Market Update: January 14, 2020


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The Markets

It was a nerve-wracking week.

Iran fired 22 ballistic missiles at the Ain Al Asad air base near western Iraq and a second base in northern Iraq following last week’s U.S. drone strike that killed a top Iranian military commander. Newsweek reported the bases suffered minimal damage and there were no casualties from the attack. However, Iran mistakenly downed a commercial airliner, killing all on board, reported CBS News.

U.S. stock prices faltered after the initial attack, but recovered quickly when both sides, “…step[ped] back from further violent escalation…,” reported Barron’s.

U.S. Treasury bond yields dropped sharply last week before rebounding. Financial Times reported the possibility of war caused global investors to seek out investments perceived to be safe havens. Record amounts of cash moved into bond investments, particularly U.S. Treasuries, during the week ended last Wednesday.

Australia was ravaged by wildfires. Citing the Insurance Council of Australia, NPR reported, “The wildfires have killed more than two dozen people, more than a billion animals. They’ve destroyed more than 1,800 houses, an untold number of commercial buildings and thousands of acres of prime farmland…” At the end of last week, 130 fires were burning and 50 were uncontained, according to the BBC. The damage could mark the end Australia’s nearly 30-year economic expansion.

Puerto Rico was shaken by a 5.9 magnitude earthquake. The quake followed a magnitude 6.4 quake that hit the same region four days earlier, reported the Associated Press. Since December 28, the region has been hit by, “…more than 1,280 earthquakes, of which more than 100 were felt and more than 70 were of magnitude 3.5 or greater.”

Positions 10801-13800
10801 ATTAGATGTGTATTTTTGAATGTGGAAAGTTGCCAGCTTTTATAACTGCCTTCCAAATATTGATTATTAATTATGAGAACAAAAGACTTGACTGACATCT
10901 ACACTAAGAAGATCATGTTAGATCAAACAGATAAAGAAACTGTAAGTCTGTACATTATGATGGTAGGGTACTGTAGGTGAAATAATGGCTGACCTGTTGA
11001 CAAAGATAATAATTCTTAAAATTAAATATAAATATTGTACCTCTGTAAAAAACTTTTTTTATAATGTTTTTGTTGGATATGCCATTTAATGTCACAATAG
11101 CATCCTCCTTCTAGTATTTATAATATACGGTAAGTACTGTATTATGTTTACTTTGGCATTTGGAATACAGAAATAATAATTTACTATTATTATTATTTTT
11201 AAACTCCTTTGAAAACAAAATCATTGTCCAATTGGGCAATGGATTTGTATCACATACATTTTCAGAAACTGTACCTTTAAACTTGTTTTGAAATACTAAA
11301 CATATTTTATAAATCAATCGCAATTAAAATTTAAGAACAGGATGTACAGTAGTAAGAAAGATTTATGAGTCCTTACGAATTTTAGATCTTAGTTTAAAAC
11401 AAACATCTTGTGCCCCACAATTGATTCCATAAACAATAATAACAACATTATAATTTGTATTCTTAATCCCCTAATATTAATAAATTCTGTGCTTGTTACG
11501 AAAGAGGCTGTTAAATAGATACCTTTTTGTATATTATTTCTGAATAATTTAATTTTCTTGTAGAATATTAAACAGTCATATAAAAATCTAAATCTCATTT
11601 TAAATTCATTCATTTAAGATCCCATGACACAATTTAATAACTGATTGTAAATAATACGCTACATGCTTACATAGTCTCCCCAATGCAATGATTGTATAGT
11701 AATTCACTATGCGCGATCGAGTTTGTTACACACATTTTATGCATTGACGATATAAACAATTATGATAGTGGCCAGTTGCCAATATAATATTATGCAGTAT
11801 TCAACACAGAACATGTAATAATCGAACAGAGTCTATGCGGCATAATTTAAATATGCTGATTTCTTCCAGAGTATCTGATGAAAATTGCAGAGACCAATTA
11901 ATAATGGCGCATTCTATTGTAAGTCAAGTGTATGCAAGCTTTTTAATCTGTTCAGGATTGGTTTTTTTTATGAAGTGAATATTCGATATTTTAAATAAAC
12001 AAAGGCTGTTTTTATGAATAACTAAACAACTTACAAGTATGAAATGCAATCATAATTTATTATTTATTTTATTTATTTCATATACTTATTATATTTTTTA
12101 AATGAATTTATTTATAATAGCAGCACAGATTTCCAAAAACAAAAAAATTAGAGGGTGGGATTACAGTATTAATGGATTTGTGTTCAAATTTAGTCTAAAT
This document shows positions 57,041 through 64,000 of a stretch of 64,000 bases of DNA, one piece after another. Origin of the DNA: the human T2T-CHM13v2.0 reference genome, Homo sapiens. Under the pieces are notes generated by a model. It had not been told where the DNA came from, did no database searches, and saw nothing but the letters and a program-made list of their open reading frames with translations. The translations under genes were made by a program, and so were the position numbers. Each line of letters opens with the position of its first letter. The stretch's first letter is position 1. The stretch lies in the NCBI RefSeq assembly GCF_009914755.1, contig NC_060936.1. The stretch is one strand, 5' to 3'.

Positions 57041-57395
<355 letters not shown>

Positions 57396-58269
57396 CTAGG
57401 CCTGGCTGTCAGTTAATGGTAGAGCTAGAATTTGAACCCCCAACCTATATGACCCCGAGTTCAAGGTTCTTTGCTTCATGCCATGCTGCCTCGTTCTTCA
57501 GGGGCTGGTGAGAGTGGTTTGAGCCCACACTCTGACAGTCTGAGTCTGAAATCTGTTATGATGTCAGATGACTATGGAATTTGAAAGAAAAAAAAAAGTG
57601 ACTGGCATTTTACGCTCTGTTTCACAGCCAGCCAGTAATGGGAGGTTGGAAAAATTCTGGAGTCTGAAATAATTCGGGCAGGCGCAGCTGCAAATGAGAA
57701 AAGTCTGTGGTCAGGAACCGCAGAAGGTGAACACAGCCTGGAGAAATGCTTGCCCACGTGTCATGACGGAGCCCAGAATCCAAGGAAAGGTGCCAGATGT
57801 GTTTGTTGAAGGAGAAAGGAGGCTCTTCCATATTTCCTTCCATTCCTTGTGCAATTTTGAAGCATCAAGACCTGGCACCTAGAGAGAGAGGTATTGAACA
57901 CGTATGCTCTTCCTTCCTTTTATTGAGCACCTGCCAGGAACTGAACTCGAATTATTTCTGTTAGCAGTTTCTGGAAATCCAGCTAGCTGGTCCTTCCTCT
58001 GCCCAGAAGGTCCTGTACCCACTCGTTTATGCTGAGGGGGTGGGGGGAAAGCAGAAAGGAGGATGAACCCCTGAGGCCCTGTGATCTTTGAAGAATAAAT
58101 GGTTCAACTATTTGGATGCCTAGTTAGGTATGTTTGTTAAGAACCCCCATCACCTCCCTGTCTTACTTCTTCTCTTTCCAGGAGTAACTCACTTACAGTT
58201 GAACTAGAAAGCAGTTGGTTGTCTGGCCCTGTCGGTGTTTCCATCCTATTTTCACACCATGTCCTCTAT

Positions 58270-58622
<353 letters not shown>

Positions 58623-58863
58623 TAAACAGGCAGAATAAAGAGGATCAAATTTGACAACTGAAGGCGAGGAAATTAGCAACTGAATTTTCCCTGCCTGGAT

On Friday, a tepid U.S. employment report cooled U.S. stock returns. However, Barron’s reported all three major U.S. indices closed, “within a half-percentage point of their highest-ever closes.”


Breath is life. Life is breath.

 

The yoga sages of India have embraced this link for centuries, where conscious breathing has long been an integral part of daily life. More recently, Western researchers have also begun to acknowledge the importance of the breath. As data accumulates, they are beginning to acknowledge that perhaps breathing is a far more important metabolic process than previously believed.

The Trouble with Shallow Breathing
Because most of us are not aware of our breathing, we don’t use our full breathing capacity. But inefficient or poor breathing can result in low energy, high stress and toxicity levels, and a sluggish emotional state. When done properly on the other hand, breathing can have a tremendous impact on mental, physical, and spiritual health. Shallow breathing does not provide sufficient oxygen to our brain or other cells in our bodies. Insufficient oxygen in the tissues, known as hypoxia, has been linked with degenerative disease. When our oxygen level is depleted, our body’s ability to detoxify itself is depleted, as well. This increases our susceptibility to illness and disease. Shallow, rushed breathing aggravates stress, asthma, fatigue, insomnia, and many other ailments. Shallow breathing fails to produce the natural flow of our internal organs and fluids that is created by deeper, more natural breathing.